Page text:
close
Advertisement

add The News to homescreen

tap to bring up your browser menu and select 'Add to homescreen' to pin the The News web app

Got it!

add The News to homescreen

tap to bring up your browser menu and select 'Add to homescreen' to pin the The News web app

Got it!
July 26, 2020

Pakistan vs Nat West case: All clear for Nizam of Hyderabad to get £35m

LONDON: A judge has dismissed applications of two relatives of the titular eighth Nizam of Hyderabad, Prince Mukarram Jah, in the famous Nizam fund/Pakistan vs Nat West case clearing way for the Nizam to take possession of around £35 million funds.

Najaf Ali Khan and Himayat Ali Mirza, members of the Nizam’s extended family, had approached London High Court to stake claim over the total amount of around £35 million held in the Nat West Bank account dating back to partition in 1947.

At a hearing in the High Court, held remotely via Skype, Justice Marcus Smith dismissed attempts by Najaf Ali Khan and Himayat Ali Mirza and ordered costs of deciding the case in favour of Nizam in October last year, Justice Smith had ruled that the bulk of those funds were legally divided up between Prince Jah, his younger brother and India but a part of the sum accrued to the late seventh Nizam of Hyderabad’s English estate, which is believed to be around £400,000.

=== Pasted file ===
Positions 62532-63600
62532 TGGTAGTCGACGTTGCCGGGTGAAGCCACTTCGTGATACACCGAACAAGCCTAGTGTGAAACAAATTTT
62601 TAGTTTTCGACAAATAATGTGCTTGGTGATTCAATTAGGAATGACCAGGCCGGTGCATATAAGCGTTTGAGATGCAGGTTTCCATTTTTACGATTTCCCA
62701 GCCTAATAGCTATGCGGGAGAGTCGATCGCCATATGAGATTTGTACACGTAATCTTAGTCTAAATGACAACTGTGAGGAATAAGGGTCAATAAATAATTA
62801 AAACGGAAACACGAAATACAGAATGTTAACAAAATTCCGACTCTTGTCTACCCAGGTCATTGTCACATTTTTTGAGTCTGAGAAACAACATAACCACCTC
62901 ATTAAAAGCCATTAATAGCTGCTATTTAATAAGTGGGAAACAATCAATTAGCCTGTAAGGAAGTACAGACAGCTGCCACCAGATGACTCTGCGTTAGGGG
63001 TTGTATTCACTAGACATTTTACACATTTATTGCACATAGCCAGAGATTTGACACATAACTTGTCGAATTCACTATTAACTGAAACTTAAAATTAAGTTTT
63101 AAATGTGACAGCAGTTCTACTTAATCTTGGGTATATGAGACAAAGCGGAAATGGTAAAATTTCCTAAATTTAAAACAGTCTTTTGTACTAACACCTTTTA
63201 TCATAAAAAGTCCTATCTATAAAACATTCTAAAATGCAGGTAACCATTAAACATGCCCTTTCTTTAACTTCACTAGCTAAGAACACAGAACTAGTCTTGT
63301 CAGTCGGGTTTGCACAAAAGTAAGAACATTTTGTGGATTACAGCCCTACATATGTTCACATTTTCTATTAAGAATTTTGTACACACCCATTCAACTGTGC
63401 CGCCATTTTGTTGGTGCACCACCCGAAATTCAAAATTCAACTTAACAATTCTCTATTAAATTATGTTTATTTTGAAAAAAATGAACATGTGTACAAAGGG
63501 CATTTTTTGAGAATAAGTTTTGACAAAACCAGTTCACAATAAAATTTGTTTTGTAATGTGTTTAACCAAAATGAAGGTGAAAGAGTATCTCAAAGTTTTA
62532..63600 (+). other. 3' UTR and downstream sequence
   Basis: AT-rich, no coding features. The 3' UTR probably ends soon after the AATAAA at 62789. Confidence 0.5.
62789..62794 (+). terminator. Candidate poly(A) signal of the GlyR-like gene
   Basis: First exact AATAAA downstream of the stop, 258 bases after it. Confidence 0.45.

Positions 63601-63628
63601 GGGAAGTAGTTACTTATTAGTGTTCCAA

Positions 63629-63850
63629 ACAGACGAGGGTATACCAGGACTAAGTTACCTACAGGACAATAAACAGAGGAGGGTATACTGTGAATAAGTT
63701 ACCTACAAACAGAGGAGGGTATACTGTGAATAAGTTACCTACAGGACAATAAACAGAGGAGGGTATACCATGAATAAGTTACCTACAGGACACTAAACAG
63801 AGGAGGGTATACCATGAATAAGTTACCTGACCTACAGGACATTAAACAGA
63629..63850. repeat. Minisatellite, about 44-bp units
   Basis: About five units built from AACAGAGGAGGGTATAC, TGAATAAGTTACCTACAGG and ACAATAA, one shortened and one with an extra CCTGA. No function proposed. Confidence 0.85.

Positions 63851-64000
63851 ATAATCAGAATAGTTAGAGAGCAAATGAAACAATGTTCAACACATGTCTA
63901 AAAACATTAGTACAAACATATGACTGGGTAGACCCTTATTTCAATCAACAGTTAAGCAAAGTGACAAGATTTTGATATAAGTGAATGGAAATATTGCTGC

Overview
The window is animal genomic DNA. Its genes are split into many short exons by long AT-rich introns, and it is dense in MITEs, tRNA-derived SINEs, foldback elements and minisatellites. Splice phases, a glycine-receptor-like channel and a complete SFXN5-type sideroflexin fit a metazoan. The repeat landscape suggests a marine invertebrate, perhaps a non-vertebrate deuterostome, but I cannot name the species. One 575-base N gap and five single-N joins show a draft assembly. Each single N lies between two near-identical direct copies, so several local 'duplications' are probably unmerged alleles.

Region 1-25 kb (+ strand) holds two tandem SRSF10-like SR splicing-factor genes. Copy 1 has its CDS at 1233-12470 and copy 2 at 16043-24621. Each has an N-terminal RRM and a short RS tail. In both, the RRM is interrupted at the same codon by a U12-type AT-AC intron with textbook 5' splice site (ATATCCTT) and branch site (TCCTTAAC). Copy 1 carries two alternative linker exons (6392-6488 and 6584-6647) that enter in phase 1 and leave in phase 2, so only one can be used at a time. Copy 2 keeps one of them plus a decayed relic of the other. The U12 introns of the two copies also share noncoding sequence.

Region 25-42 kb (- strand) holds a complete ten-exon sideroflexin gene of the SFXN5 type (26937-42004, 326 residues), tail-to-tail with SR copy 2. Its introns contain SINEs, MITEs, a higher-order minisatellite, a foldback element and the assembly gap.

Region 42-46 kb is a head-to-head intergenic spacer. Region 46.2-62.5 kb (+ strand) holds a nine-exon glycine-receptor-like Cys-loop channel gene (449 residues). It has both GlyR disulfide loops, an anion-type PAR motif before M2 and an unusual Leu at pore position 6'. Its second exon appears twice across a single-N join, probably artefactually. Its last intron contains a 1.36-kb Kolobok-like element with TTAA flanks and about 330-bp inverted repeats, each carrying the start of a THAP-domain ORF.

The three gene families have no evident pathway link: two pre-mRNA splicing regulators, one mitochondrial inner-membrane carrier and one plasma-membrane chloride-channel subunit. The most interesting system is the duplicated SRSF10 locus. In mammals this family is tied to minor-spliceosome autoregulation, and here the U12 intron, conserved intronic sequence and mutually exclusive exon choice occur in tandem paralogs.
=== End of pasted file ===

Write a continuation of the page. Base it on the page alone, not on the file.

Prince Mukarram Jah told the judge he wants a “clean break” from the case, as he waived his right to a share in the estimated £400,000.

Paul Hewitt of Withers LLP said, “This litigation has lasted almost the entire lifetime of our client HEH VIII Nizam of Hyderabad. He wishes to have a clean break. Thus, he proposes that whatever remains of the £400,000 can be distributed to the wider members of the family waiving his right to claim that money as well on the basis of the customary law which dictates that the 7th Nizam's estate passed to his heir HEH 8th Nizam.”

At the hearing, Justice Smith dealt with three applications following on from the judgment handed down in October 2019. That judgment determined that the monies deposited in 1948 by the 7th Nizam's Finance Minister belong either to the two princes, including the current 8th Nizam, or to India.

The two princes and India had reached a confidential agreement meaning that the funds have been divided between them. They also reached a confidential agreement with Mr Lintott, the Court appointed administrator of the 7th Nizam's English estate, by which an additional sum (of which an estimated £400,000 remains) passed to the 7th Nizam's English estate.

A number of the 7th Nizam's descendants attacked the October judgment. They appear to believe that the Judge decided the money still belonged to the 7th Nizam when he died but that is not what the Judge had decided.